Phinney Bible

Phinney Bible
Alternative Title
Cooperstown Bible
The Phinney Bible is significant in the history of the Church of Jesus Christ of Latter-day Saints. In 1829, Joseph Smith and Oliver Cowdery bought "a quarto-size King James translation published in 1828 by the H. and E. Phinney company of Cooperstown, New York" (Jackson). This Bible was used in the Joseph Smith Translation of the Bible.

This Phinney Bible was printed in Cooperstown, New York just four years before Joseph Smith bought his own copy. It is an example of an innovation in printing that came to America in 1812: stereotyping. Stereotypes were "plates of type... made from plaster of paris molds that allowed printers to print certain works without having to reset the type every time or keep large volumes of loose type set standing in molds" (Gutjahr). Not only did it speed up the process of printing, it also made storing the type sets much simpler and less expensive.
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Gutjahr, Paul C. An American Bible : A History of the Good Book in the United States, 1777-1880. Stanford, Calif: Stanford University Press, 1999.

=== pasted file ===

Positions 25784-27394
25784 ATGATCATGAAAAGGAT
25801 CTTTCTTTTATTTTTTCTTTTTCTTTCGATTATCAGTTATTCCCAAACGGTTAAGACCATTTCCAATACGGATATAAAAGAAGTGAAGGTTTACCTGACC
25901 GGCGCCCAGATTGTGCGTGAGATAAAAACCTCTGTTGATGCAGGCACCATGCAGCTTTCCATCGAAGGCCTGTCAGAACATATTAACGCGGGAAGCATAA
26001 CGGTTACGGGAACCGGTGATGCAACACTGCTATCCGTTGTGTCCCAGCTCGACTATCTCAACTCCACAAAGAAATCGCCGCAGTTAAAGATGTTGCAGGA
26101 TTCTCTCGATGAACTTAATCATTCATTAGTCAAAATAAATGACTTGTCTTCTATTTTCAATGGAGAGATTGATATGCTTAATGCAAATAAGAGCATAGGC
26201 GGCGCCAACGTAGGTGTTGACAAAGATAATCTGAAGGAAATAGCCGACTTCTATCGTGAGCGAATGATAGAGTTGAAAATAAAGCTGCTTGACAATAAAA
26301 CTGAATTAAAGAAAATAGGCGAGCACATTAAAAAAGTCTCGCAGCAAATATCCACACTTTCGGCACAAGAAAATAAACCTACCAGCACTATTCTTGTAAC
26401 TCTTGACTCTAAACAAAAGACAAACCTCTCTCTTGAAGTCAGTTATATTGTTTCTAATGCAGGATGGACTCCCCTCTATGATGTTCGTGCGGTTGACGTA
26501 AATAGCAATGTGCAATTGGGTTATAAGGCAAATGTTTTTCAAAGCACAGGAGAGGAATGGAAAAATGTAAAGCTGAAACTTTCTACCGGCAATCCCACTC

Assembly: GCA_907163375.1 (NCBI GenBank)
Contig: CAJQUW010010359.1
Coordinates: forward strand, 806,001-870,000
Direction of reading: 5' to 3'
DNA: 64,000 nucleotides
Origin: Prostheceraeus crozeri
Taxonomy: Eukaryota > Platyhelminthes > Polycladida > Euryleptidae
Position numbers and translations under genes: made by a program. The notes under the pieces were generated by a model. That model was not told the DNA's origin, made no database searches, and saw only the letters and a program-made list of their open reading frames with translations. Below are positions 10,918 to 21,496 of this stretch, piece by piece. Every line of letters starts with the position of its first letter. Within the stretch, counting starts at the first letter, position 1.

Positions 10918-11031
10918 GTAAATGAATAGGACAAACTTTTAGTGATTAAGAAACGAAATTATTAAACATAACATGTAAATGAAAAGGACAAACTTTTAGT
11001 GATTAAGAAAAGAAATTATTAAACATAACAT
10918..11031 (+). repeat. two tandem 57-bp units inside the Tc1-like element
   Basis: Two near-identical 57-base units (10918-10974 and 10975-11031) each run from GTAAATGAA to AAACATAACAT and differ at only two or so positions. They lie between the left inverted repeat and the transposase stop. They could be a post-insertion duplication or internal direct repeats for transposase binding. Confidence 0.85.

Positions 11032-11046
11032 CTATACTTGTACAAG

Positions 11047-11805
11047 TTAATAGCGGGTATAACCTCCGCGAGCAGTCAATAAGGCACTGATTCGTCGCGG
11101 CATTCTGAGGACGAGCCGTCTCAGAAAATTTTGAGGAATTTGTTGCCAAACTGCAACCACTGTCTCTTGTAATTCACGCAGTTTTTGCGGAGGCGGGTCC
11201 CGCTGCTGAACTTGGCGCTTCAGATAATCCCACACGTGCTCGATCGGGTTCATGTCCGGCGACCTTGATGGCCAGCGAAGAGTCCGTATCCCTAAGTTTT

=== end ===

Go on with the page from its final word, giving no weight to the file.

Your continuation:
Jackson, Kent P. “Joseph Smith’s Cooperstown Bible: The Historical Context of the Bible Used in the Joseph Smith Translation.” BYU Studies 40, no. 1 (2001): 41–70.
Date Created
1825 AD
H. & E. Phinney
Geographical Coverage
Temporal Coverage
19th Century
Collecting Areas
English History of Writing Collection
English English Bibles
Purchased from Tintagel Books in Springfield, New York State
Joseph Smith Translation of the Bible
Bibliographic Citation
The Holy Bible, Containing The Old And New Testaments: Together With The Apocrypha: Translated Out Of The Original Tongues, And With The Former Translations Diligently Compared And Revised. With Canne's Marginal Notes and References. To Which Are Added, An Index; An Alphabetical Table Of All The Names In The Old And New Testaments, With Their Significations; Tables of Scripture Weights, Measures, And Coins, &c. Cooperstown: H. & E. Phinney, 1825.

Item sets